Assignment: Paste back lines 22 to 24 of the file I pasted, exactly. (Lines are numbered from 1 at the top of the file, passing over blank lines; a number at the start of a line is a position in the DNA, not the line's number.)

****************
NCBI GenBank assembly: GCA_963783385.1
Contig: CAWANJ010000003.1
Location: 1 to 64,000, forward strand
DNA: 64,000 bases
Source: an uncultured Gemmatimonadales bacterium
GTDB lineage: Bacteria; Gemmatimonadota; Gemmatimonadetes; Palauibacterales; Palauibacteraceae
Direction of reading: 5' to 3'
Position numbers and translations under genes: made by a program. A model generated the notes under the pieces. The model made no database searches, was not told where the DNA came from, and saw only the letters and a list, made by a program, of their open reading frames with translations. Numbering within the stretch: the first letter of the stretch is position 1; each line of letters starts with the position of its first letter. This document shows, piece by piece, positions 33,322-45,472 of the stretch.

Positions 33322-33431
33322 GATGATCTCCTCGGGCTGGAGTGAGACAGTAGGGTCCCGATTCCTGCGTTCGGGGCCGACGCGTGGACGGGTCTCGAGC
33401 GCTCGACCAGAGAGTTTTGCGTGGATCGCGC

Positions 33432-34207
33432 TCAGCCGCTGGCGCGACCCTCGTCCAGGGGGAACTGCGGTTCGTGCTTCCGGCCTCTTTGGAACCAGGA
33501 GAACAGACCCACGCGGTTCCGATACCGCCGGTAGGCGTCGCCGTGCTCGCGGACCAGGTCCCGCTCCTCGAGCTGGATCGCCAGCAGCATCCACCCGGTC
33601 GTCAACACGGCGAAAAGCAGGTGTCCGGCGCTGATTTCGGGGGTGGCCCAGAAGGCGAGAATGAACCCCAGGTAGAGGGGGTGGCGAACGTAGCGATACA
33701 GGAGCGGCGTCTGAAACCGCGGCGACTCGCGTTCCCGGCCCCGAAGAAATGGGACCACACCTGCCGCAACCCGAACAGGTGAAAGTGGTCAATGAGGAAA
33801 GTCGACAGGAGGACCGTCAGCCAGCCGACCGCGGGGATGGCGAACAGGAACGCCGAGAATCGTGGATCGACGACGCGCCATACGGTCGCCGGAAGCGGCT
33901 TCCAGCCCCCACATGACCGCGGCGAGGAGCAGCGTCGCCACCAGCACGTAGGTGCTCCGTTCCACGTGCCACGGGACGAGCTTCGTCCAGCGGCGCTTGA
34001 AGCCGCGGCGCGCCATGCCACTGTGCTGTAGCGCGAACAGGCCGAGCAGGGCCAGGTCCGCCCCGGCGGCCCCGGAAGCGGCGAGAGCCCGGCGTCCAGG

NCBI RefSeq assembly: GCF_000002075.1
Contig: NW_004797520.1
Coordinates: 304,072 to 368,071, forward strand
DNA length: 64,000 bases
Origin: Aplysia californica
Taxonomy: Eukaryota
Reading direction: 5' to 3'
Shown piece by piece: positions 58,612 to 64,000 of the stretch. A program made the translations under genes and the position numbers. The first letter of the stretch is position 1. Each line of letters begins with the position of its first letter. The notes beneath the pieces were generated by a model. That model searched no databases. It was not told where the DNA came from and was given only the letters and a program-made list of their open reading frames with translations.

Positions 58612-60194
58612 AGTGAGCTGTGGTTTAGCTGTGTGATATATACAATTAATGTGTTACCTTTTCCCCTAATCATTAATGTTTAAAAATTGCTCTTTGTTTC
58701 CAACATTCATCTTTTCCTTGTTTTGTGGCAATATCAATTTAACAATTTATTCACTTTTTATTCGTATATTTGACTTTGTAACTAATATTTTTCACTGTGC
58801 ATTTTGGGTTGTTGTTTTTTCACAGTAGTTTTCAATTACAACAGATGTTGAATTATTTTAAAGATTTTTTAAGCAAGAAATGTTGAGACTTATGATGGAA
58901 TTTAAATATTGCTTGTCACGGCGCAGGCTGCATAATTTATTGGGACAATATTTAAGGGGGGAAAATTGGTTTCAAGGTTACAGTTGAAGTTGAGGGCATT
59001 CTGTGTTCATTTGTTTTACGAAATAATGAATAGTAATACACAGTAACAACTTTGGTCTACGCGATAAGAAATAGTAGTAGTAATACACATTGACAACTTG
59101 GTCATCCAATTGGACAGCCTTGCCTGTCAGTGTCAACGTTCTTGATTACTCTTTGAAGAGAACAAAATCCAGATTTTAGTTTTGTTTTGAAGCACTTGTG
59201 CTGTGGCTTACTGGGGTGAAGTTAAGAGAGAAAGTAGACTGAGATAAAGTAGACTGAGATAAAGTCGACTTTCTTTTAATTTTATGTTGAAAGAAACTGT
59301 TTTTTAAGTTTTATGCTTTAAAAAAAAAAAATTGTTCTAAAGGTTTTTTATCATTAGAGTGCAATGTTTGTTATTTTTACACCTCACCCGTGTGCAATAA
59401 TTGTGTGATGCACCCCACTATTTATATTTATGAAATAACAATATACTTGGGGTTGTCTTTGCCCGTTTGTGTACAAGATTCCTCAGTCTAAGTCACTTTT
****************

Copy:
Coordinates: 304,072 to 368,071, forward strand
DNA length: 64,000 bases
Origin: Aplysia californica